Environmental groups fight Russia’s invasion by hosting refugees, delivering medical supplies and using drones to document war crimes.

Kyiv evacuees

Ukrainian conservation organizations have largely shifted their efforts to support refugees and other citizens in need, even as the environmental toll from the Russian invasion continues to loom over the country’s future.

“Almost all our projects are frozen now,” Bohdan Prots, CEO of the Danube Carpathian Programme, said March 17 during a webinar organized by Eurosite (the European Land Conservation Network). The event aimed to address the war’s effects on both people and nature. “After the first day… we changed from major conservation activity to mainly humanitarian support until the war is over,” he continued.

That includes raising money, as well as delivering medical supplies and other goods to hospitals, people in shelters and others in need.

Some conservation groups have put their existing infrastructure to good use. “Many of the [national] parks are also hosting refugees in their buildings,” said Ivan Timofeiev, head of the Ukrainian office of the Nature and Biodiversity Conservation Union. “They try to make the life of people as comfortable as possible right now.”

The Institute of Ecological and Religious Studies, meanwhile, has moved from its normal education efforts to hosting refugees and holding events for children to “make, for a few hours, more happy times, to forget this horror, this nightmare,” said Natalia Kluia, manager with the organization.

While some webinar participants live in relatively safe parts of Ukraine, the invasion has put many conservation professionals at direct risk. “Our colleagues in the northern part of the country are in the heart of the war,” said Yulia Bodarenko with the Ukrainian Society for the Protection of Birds. “One of them have no light or water. The roads also are not safe, so they cannot move out.” Bodarenko herself joined the webinar after escaping to Poland with her son.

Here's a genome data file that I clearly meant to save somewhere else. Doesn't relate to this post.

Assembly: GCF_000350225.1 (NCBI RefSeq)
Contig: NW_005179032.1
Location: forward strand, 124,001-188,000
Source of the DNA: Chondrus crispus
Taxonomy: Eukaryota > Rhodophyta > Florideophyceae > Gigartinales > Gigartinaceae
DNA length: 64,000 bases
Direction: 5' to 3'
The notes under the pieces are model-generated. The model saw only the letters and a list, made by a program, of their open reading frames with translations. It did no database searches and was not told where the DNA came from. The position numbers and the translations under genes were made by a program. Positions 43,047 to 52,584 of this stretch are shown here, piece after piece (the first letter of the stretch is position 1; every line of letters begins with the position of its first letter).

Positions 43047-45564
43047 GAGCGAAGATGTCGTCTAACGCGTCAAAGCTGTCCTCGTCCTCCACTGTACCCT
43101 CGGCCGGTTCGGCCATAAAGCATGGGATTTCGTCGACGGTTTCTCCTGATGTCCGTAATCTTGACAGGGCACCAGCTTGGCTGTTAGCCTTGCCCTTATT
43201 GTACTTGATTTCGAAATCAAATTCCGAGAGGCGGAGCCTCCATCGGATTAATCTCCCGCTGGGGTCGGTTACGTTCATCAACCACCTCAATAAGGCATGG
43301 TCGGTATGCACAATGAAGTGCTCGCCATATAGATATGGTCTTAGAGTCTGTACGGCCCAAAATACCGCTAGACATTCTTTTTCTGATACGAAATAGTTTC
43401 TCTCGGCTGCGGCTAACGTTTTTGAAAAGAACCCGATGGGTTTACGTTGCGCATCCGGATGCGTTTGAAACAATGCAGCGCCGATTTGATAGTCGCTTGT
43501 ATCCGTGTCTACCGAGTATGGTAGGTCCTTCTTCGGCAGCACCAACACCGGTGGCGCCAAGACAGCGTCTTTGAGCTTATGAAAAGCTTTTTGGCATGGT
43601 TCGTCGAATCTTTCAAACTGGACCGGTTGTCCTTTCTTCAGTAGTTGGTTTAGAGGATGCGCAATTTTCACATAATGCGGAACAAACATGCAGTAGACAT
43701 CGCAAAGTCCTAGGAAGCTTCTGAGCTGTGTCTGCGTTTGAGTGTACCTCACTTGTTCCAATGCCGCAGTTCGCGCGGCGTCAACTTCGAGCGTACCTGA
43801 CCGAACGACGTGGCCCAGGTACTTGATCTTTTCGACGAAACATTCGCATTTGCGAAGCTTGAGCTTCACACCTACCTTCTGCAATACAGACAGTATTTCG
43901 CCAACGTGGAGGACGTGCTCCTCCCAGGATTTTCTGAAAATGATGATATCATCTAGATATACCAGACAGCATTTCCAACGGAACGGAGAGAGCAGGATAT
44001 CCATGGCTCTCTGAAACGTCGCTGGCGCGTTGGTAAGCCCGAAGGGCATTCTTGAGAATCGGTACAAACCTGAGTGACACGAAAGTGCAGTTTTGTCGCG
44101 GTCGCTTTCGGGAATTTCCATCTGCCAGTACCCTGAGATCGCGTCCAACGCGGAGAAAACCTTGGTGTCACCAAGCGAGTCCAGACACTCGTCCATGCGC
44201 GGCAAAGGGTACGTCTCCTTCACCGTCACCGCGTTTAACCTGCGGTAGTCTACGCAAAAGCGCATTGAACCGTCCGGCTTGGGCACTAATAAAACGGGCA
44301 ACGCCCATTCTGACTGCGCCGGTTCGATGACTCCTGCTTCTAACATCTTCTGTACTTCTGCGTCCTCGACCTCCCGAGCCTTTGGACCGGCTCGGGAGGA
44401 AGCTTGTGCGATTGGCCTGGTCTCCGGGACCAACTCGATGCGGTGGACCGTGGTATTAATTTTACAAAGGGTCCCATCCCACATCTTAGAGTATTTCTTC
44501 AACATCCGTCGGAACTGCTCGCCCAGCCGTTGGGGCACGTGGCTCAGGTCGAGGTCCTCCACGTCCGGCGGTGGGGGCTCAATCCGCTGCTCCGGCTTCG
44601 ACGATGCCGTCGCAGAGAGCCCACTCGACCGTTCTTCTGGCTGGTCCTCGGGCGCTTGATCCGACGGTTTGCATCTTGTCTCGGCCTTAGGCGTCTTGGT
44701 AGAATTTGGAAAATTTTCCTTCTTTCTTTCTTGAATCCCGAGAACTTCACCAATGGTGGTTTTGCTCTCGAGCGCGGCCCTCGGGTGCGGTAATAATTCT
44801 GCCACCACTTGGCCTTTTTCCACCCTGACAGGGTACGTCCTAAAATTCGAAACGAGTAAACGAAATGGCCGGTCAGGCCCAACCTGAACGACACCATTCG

Wherever they’ve ended up, their organizational skills and technical knowledge and systems have proven valuable to the resistance. Drones that would normally be used to track wildlife and photograph habitats are being redeployed to help refugees find clear escape route, locate wounded citizens, and even document evidence of war crimes — “which is quite often,” Prots said.

The evidence of damage to the environment, meanwhile, has yet to be fully collected — and the worst could be yet to come. “Most of Ukraine’s largest cites are next to rivers or wetlands,” said webinar moderator Tilmann Disselhoff, president of Eurosite. “So whatever happens there also affects the water system and can cause immense pollution.”

For now, though, “we cannot assess all these damages and pollution and ecological catastrophes,” said Bodarenko. “Our first task is to stop it, because each day it brings us more suffering, for people and environment.”

You can watch the full webinar below:

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Previously in The Revelator:

10 Ways War Harms Wildlife

John R. Platt

is the editor of The Revelator. An award-winning environmental journalist, his work has appeared in Scientific American, Audubon, Motherboard, and numerous other magazines and publications. His “Extinction Countdown” column has run continuously since 2004 and has covered news and science related to more than 1,000 endangered species. He is a member of the Society of Environmental Journalists and the National Association of Science Writers. John lives on the outskirts of Portland, Ore., where he finds himself surrounded by animals and cartoonists.